By Joris Evers
Staff Writer, CNET News.com
August 4, 2006
LAS VEGAS -- While Microsoft talked up Windows Vista security at Black
Hat, a researcher in another room demonstrated how to hack the operating
Joanna Rutkowska, a Polish researcher at Singapore-based Coseinc, showed
that it is possible to bypass security measures in Vista that should
prevent unsigned code from running.
And in a second part of her talk, Rutkowska explained how it is possible
to use virtualization technology to make malicious code undetectable, in
the same way a rootkit does. She code-named this malicious software Blue
"Microsoft is investigating solutions for the final release of Windows
Vista to help protect against the attacks demonstrated," a representative
for the software maker said. "In addition, we are working with our
hardware partners to investigate ways to help prevent the virtualization
attack used by the Blue Pill."
At Black Hat, Microsoft gave out copies of an early Vista release for
attendees to test. The software maker is still soliciting feedback on the
successor to Windows XP, which is slated to be broadly available in
Rutkowska's presentation filled a large ballroom at Caesars Palace to
capacity, even though it was during the last time slot on the final day of
the annual Black Hat security confab here. She used an early test version
of Vista for her research work.
As one of the security measures in Vista, Microsoft is adding a mechanism
to block unsigned driver software to run on the 64-bit version of the
operating system. However, Rutkowska found a way to bypass the shield and
get her code to run. Malicious drivers could pose a serious threat because
they run at a low level in the operating system, security experts have
"The fact that this mechanism was bypassed does not mean that Vista is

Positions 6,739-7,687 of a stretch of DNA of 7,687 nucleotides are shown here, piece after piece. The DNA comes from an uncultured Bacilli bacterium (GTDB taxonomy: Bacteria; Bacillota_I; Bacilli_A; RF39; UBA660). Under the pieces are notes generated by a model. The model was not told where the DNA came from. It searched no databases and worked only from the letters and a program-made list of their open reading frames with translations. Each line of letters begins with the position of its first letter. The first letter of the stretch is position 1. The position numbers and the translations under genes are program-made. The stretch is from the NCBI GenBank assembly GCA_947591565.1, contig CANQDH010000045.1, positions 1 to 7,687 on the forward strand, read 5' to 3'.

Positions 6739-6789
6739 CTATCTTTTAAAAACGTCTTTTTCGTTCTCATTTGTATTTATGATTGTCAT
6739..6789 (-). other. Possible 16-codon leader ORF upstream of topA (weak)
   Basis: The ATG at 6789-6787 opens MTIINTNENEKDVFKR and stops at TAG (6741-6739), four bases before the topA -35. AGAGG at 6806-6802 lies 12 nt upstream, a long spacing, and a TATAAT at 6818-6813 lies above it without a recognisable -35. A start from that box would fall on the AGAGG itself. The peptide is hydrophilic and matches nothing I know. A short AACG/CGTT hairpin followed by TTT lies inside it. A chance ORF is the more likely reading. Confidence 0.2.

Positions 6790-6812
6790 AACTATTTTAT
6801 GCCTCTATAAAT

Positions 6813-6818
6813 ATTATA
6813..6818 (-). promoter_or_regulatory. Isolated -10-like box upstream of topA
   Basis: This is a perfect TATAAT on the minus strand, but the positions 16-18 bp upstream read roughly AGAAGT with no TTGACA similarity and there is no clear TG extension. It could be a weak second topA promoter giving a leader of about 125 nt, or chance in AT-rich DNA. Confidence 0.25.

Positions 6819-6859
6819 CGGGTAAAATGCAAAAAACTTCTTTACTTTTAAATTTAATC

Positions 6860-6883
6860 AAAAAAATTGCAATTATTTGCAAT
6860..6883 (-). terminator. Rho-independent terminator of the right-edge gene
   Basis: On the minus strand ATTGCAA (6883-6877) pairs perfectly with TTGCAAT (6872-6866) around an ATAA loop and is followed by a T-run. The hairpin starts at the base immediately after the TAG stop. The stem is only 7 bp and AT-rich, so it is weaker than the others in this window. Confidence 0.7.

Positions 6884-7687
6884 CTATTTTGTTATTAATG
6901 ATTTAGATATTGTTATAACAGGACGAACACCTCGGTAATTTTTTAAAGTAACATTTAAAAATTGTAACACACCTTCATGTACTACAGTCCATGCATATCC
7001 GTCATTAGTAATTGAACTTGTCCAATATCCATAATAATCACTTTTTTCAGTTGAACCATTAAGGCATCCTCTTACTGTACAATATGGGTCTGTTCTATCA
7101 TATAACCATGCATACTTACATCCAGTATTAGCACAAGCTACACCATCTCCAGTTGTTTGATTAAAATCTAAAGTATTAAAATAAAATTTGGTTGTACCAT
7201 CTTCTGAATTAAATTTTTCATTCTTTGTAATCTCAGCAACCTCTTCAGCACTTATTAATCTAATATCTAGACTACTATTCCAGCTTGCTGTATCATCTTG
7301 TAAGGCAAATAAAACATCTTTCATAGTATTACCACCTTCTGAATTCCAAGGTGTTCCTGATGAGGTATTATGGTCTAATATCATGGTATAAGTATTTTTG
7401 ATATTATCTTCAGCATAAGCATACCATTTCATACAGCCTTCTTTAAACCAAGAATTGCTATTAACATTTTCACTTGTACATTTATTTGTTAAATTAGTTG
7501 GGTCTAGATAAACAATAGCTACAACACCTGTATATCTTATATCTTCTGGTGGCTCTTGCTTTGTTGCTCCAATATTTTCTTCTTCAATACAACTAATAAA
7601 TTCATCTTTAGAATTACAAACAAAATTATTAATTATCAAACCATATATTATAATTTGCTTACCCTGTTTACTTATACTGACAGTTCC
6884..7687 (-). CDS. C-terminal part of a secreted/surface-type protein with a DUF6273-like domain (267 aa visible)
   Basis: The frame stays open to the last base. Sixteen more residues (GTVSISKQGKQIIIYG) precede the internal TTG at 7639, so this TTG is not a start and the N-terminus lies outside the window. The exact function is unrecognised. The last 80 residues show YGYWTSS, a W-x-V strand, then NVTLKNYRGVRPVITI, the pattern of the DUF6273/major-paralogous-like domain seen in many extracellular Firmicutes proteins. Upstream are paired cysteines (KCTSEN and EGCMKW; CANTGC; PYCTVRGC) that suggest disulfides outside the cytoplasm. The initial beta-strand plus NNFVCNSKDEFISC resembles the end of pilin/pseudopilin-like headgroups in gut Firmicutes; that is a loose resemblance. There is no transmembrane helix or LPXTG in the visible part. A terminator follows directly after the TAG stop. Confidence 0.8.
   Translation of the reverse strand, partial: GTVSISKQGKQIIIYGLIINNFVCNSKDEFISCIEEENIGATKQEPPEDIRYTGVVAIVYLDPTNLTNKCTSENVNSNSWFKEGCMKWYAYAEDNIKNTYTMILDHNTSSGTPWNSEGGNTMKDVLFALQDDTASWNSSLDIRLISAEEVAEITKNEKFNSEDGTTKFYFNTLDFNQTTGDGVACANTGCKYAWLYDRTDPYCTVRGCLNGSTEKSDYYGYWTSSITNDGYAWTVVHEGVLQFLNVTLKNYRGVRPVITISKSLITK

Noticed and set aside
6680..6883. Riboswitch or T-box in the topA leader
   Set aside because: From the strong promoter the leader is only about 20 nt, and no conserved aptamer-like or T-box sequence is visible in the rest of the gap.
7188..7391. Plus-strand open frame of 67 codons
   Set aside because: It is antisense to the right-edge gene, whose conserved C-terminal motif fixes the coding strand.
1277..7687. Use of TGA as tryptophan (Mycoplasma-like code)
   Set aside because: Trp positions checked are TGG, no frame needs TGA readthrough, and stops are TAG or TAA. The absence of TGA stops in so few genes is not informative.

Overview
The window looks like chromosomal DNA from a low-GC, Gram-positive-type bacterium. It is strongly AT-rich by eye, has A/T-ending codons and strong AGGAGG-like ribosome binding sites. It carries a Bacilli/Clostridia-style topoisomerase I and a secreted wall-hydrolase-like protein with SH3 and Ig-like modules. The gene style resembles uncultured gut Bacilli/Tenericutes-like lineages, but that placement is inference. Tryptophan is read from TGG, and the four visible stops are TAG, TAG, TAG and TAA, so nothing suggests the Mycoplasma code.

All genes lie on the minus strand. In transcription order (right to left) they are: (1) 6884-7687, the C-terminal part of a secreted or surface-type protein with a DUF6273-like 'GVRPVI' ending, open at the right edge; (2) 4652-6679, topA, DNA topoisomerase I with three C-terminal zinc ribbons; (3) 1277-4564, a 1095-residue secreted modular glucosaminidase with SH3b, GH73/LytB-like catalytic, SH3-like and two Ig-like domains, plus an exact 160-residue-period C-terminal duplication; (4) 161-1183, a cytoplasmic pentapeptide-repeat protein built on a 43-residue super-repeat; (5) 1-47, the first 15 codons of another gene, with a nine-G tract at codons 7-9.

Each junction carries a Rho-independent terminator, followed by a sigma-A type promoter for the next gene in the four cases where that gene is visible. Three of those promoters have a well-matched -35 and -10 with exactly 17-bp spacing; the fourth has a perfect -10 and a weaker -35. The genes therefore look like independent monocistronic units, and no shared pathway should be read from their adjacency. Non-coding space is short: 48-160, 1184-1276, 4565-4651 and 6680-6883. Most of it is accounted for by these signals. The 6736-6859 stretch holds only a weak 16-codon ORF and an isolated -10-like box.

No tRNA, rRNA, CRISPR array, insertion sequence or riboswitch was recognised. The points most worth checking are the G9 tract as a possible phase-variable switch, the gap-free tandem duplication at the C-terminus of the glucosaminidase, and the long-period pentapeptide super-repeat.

completely insecure. It's just not as secure as advertised," Rutkowska
said. "It's very difficult to implement a 100 percent-efficient kernel
To stage the attack, however, Vista needs to be running in administrator
mode, Rutkowska acknowledged. That means her attack would be foiled by
Microsoft's User Account Control, a Vista feature that runs a PC with
fewer user privileges. UAC is a key Microsoft effort to prevent malicious
code from being able to do as much damage as on a PC running in
administrator mode, a typical setting on Windows XP.
"I just hit accept," Rutkowska replied to a question from the audience
about how she bypassed UAC. Because of the many security pop-ups in
Windows, many users will do the same without realizing what they are
allowing, she said.
Microsoft has touted Vista as its most secure version of Windows yet. It
is the first operating system client to go through the company's Security
Development Lifecycle, a process to vet code and stamp out flaws before a
"Windows Vista has many layers of defense, including the firewall, running
as a standard user, Internet Explorer Protected Mode, /NX support, and
ASLR, which help prevent arbitrary code from running with administrative
privileges," the Microsoft representative noted.
After the presentation on bypassing the driver shield, Rutkowska presented
a way to create the stealthy malicious software she code-named Blue Pill.
The technique uses Pacifica, a Secure Virtual Machine, from chipmaker
Advanced Micro Devices, to go undetected.
Blue Pill could serve as a backdoor for attackers, Rutkowska said. While
it was developed on Vista and AMD's technology, it should also work on
other operating systems and hardware platforms. "Some people suggested
that my work is sponsored by Intel, as I focused on AMD virtualization
technology only," she said, adding that is untrue.
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